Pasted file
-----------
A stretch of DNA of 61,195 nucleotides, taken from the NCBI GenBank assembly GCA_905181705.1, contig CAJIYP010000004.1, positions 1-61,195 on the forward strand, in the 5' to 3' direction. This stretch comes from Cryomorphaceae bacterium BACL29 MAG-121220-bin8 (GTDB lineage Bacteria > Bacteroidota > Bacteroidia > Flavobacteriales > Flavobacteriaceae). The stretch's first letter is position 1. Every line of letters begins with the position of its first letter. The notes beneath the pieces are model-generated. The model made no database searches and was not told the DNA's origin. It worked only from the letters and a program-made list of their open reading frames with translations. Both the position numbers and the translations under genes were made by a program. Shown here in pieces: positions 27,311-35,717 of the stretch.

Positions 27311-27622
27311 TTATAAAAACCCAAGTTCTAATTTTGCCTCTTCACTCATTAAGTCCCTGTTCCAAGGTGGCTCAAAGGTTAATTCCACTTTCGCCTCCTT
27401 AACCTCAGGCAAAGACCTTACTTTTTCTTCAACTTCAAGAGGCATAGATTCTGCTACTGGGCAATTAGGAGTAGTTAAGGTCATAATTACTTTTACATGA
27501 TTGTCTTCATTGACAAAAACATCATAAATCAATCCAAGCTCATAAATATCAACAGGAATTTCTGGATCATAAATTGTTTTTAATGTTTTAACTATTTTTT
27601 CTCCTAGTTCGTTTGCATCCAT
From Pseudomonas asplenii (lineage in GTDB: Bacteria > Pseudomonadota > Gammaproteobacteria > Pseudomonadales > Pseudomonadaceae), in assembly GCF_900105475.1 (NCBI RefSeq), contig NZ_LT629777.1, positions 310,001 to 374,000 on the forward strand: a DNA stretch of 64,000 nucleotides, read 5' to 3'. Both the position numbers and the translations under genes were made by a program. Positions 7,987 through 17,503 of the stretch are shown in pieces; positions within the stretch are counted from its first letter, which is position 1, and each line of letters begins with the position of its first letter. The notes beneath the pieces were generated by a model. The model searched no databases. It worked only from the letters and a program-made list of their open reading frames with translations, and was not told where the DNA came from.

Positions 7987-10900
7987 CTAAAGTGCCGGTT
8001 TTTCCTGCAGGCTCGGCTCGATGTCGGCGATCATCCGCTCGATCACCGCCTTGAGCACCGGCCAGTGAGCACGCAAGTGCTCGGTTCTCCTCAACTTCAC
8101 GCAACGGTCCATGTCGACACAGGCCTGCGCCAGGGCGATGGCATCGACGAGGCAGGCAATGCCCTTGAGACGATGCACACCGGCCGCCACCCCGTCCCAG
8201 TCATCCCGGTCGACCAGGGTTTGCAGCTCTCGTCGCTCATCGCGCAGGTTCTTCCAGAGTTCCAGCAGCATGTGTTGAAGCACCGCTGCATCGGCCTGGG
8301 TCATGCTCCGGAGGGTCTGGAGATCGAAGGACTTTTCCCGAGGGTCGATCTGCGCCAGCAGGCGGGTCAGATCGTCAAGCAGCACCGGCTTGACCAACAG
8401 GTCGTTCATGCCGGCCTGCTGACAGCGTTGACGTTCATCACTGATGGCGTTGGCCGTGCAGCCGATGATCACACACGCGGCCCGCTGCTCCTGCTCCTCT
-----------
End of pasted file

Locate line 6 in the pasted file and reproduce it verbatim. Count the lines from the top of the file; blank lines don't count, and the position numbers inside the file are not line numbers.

27601 CTCCTAGTTCGTTTGCATCCAT